I first heard about the idea for the Nunchuk from Takeda-san. He said, “can you try to make something like this?” There were also requests from the development teams for Metroid and other software titles asking for a new kind of controller that uses both hands, that can offer a new type of gameplay. And so, yet again, we started out by moulding another clay model. (laughs)
This idea originally came from one of the young developers involved in the project I mentioned earlier, the one aimed at selling packaged peripherals with GameCube games.
I can still vividly recall the look of anxiety on Mr Ashida's face when he showed me the Nunchuk. What was running through your mind at that time?
Well, I thought it wouldn't fit well with the streamlined designs of the console and controller. At first, I also considered a design similar to that of the remote. But since it was so obvious that the right and left hands are used differently, I realized that making the designs similar would just make it harder to control. When I asked for Mr Takeda's advice, he reassured me that it was fine for them to be different since they would be used separately.
Incidentally, the Nunchuk was also received very well overseas. So much so that the code name of Nunchuk became the official name almost overnight! (laughs)
More often than not, names used during development are almost never kept, but the Nunchuk was certainly an exception! (laughs)
For example, we used to call the Wii Remote the Core Controller, or alternatively the Core Unit, because peripherals were attached to its extension connecter.
Oh, that's right, we called it the Core, didn't we? But the term Core Unit doesn't sound very accessible, even though that's what we were aiming for all along! (laughs) It was Mr Iwata who insisted that the main controller be called a remote, wasn't it?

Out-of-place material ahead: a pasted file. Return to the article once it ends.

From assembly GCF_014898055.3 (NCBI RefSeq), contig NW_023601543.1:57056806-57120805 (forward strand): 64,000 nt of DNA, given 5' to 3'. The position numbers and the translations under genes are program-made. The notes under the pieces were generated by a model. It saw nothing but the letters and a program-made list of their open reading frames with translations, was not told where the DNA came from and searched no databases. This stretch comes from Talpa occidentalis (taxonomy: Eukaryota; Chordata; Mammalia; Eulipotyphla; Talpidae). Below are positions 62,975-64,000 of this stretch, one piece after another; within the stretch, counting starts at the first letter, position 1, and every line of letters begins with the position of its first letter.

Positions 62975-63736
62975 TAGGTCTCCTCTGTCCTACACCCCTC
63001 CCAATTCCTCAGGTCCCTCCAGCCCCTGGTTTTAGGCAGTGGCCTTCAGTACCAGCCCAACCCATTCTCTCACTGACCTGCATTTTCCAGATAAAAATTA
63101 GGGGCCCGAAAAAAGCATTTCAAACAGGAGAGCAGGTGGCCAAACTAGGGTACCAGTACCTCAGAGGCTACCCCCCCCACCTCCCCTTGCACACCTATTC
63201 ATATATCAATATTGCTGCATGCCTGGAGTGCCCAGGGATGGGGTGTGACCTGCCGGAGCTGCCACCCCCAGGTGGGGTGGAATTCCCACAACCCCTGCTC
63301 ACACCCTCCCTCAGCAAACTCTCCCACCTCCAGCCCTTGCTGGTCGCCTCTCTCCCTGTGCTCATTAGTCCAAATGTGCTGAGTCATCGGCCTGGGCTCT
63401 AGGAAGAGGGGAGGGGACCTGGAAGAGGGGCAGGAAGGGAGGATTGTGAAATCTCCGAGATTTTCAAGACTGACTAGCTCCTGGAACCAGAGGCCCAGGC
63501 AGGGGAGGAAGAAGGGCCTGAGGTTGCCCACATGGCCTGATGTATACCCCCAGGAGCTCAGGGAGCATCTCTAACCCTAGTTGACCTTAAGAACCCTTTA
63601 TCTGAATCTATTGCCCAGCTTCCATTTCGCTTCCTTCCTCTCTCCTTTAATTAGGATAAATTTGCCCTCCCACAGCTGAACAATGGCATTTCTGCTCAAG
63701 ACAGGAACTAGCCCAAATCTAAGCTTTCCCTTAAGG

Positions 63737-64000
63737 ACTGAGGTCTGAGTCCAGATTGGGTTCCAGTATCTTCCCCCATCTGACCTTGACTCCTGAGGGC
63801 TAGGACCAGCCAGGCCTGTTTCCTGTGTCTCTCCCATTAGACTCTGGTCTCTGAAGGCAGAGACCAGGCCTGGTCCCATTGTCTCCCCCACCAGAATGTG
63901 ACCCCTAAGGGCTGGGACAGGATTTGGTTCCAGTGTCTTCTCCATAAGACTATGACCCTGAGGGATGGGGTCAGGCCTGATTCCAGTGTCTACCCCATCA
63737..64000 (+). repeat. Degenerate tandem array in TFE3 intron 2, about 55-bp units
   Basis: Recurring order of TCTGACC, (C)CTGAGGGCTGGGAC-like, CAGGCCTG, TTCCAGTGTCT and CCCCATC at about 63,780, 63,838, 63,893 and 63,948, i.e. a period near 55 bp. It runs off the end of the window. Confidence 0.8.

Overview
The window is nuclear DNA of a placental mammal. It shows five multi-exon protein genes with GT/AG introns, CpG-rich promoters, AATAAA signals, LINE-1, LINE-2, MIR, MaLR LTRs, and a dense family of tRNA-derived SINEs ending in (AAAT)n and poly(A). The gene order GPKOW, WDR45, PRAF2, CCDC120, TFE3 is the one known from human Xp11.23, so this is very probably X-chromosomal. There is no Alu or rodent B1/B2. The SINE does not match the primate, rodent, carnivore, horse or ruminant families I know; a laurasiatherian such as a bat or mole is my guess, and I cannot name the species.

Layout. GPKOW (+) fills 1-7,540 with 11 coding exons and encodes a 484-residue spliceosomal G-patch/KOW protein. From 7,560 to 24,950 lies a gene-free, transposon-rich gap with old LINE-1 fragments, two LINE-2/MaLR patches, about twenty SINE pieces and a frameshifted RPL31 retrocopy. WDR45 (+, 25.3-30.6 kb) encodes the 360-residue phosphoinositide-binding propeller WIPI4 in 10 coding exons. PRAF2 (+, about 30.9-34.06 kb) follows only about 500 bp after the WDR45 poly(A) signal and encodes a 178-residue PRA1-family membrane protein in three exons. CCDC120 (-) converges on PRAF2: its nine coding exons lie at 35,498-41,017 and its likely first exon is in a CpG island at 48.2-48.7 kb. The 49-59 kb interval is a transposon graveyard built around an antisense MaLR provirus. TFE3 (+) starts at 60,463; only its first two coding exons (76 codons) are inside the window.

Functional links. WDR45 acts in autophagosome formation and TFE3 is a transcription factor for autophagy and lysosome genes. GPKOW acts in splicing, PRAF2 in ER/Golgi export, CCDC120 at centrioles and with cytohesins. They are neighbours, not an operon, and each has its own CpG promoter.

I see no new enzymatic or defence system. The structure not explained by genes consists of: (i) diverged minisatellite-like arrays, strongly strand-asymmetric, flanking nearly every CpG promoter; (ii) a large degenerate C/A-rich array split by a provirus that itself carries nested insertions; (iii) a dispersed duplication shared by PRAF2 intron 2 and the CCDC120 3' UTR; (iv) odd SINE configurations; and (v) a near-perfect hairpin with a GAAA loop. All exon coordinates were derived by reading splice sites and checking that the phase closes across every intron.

Yes, that was something that I was unusually stubborn about. The TV remote is something that always sits within reach and is picked up and used by everyone all the time. Since I wanted the controller to be used in the same way, and since it ended up looking like one in the end, I strongly believed that it should be called a remote. And also because one of the most fundamental questions behind Wii's development was why some people use the TV remote all the time, but hesitate to pick up a game controller. So I really insisted that it be called a remote.
You even wanted to call it a "rimokon" (the Japanese word for remote) in America!
OK, in order to wrap things up, I'd like to have Mr Miyamoto make some more comments about the idea of accessible design that he mentioned at the beginning. He was actually already thinking of ways to make the controller more accessible during the development of the Nintendo GameCube. That's why there's a single large button that stands out on the Nintendo GameCube controller, so the player knows which button to press first, right?
Yes, that's right.
So what was different about your approach this time and your attempt with the Nintendo GameCube?
"I think it was learning how to find a middle ground. Even now, working on Zelda, I sometimes feel that there aren't enough buttons. Of course, when I mention this to the folks in my team, they look like they want to strangle me! (laughs) I shouldn't really be saying this, because I myself have been telling them that we have to move on from making games that need more and more buttons. In that sense, I want to make games simple and easy to understand, but part of me wants to make them more complex at the same time. In the end, our premise was to make a design that's accessible to everyone. Only then will we be able to introduce people to a variety of software. We witnessed the same kind of process when computer games, that had always previously been controlled with a keyboard, spread worldwide in an instant as a result of the NES. This might not be said very often, but a very important thing about the NES was that it worked no matter who used it. It turned on when you pressed the power button, started when you pressed the start button, and reset when you pressed the reset button. I always wondered why something so simple couldn't be achieved with a PC, so in a sense, we really went back to the drawing board."
I see. So while it might seem that Wii is turning all of Nintendo's history on its head, at the same time we're also going back to our roots.
I certainly think so.
Thank you very much. Next up is an issue we haven't discussed yet, the Sensor Bar.
© 2019 Nintendo.